But why surveys and annual reports? Why not more of the same thing (e.g. blog posts)? It’s simple: By this point, you’ll have covered a wide number of topics around your product and the industry in which you’re operating, so you need to find ways to grow your audience and generate even more awareness.
A good example here is HubSpot’s State of Inbound annual report, which is considered one of the industry’s standards for sales and marketing. (HubSpot is a public company and doesn’t quite belong to this particular stage, but their execution on the State of Inbound report is still worth mentioning.)
Image Source: State of Inbound
3) Focus on product marketing
As you probably know, scalability comes with a variety of business problems. Customer education and continuous training around your product is one of them. As your product grows and evolves, so does the need to educate your customers on how to use it.
Your team (e.g. customer success) may be growing as well, but it won’t be enough to cover your customer education needs. So at this stage, pay attention to creating more product-focused content. After all, most content and keyword gaps will be filled by now, so you have to focus on your own product.
A good example is Moosend, who started as email marketing software. However, the needs of the market and the company’s growth helped it explore other ways of adding value to their thousands of users. One of these ways was to introduce new features, like the landing pages below.
Image Source: Moosend Blog
Introducing new features isn’t as easy as just announcing the feature. This is why the company goes the extra mile to create in-depth and feature-specific content, such as educating users on how to create a landing page.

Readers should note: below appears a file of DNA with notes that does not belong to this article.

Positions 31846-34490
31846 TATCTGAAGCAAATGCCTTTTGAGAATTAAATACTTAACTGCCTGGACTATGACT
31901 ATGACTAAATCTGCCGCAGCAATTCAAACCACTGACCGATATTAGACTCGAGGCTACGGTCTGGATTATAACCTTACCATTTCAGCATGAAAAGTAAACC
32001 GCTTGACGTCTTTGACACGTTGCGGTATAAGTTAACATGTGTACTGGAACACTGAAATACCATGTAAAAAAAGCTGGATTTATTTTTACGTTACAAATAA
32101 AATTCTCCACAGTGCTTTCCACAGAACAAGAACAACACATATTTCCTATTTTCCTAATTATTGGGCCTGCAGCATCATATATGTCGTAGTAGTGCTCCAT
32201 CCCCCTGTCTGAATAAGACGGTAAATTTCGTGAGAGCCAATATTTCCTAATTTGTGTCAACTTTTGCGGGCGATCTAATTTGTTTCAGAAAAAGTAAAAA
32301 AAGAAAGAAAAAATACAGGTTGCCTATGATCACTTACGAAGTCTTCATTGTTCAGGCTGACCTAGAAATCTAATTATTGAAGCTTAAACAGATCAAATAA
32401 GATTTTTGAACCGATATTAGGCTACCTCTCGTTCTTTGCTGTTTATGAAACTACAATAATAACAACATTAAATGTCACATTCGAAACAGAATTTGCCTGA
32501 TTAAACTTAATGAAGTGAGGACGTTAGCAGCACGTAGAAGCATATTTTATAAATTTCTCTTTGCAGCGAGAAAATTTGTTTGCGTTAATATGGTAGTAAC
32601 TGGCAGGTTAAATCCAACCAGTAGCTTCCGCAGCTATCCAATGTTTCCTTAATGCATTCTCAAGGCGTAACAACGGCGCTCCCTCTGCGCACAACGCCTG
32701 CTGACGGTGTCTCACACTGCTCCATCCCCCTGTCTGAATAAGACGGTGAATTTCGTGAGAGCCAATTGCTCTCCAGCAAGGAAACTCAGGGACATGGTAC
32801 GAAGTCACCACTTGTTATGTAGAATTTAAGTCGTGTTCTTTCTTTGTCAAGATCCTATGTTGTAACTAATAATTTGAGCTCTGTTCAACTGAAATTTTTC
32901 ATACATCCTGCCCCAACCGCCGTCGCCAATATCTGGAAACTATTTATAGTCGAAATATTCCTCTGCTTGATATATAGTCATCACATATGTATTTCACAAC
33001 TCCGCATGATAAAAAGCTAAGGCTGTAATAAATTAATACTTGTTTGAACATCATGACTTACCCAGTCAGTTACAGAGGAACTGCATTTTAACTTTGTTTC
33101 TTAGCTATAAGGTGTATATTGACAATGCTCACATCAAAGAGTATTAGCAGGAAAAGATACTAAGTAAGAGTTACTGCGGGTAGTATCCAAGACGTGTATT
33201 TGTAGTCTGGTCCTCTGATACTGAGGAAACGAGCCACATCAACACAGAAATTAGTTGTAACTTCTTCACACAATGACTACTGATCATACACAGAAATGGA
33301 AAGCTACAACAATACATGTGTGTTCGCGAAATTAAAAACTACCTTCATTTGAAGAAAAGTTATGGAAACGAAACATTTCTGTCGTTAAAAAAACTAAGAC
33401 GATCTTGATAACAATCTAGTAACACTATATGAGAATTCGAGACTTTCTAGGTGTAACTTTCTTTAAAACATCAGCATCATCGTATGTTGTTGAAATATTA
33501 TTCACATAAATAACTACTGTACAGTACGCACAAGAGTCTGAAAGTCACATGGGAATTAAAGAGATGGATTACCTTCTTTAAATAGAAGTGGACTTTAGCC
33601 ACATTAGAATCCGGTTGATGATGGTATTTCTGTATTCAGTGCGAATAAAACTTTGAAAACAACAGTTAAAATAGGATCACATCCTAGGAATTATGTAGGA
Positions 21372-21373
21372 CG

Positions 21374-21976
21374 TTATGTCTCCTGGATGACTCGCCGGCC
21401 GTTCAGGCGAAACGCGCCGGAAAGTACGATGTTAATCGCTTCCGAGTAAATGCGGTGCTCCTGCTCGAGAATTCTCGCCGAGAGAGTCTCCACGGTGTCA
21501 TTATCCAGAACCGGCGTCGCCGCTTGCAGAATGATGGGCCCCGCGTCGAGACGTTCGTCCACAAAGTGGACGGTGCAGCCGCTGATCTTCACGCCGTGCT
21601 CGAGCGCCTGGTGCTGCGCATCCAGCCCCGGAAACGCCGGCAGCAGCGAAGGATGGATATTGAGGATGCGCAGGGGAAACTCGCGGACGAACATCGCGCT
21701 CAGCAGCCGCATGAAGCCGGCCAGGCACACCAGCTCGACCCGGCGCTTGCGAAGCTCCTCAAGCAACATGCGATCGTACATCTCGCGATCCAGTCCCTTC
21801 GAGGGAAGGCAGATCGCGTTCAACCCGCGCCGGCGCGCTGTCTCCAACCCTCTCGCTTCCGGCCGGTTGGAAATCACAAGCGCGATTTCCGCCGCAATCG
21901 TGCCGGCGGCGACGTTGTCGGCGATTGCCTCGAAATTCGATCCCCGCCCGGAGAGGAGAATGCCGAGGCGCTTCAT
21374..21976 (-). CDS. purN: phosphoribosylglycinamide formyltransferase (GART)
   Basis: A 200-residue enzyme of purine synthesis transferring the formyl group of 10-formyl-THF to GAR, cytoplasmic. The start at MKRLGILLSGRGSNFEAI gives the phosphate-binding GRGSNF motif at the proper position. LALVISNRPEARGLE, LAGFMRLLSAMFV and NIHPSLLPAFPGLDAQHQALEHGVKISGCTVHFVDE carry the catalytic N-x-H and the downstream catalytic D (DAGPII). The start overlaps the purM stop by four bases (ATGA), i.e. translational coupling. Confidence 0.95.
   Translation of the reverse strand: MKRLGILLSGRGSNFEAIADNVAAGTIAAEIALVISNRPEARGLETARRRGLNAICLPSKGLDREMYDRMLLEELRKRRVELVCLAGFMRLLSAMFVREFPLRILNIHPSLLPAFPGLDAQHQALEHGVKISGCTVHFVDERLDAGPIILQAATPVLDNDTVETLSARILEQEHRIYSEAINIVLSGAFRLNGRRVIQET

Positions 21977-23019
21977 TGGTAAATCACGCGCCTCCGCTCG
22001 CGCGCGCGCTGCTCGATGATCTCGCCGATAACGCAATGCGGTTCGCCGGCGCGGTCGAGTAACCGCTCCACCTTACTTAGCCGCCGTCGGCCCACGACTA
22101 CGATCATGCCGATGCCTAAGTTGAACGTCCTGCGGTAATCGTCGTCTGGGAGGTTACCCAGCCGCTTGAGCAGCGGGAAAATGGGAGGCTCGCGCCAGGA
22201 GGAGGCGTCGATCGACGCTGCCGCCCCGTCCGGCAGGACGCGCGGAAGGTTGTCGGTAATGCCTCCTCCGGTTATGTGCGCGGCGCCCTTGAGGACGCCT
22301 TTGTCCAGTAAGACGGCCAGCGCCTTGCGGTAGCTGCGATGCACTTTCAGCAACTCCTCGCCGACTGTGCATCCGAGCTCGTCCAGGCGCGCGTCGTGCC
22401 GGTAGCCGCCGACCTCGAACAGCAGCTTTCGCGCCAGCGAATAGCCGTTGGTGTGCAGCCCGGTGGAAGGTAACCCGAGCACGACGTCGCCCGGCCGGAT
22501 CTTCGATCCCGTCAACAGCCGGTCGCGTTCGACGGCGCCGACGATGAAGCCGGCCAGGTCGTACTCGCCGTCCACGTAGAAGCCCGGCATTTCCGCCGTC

Would this have been possible or necessary earlier? No—it would be a waste of time and resources. But as a company scales and the product evolves, the need to improve the level of education for users increases.
The content game never ends. As one of our clients once described it, “It’s a marathon, not a sprint.” What changes is the way you’re going about it, based on the stage you’re at at any given time.
When you’re at an early stage, you may miss a lot of things, but you can and must create content. Finding PMF may be important on a business level, but it doesn’t mean you should stop creating content—you should just change the way you’re doing it. Similarly, scaling doesn’t mean you shouldn’t create any new content—it just means you have to do it differently.
The guidelines I’ve provided here are just that: guidelines. This means that you can (and have to) create other kinds of content for each of the three stages mentioned throughout this article. These are just the types of content we see working better, based on our experiences.
Every day, I see companies struggling with content. They don’t know what to do or where to start. Interestingly enough, most of them have the resources and capabilities to invest in such endeavors. The fact that they can’t manage to move the needle shows us that it’s not a matter of resources so much as it is one of guidance and good execution.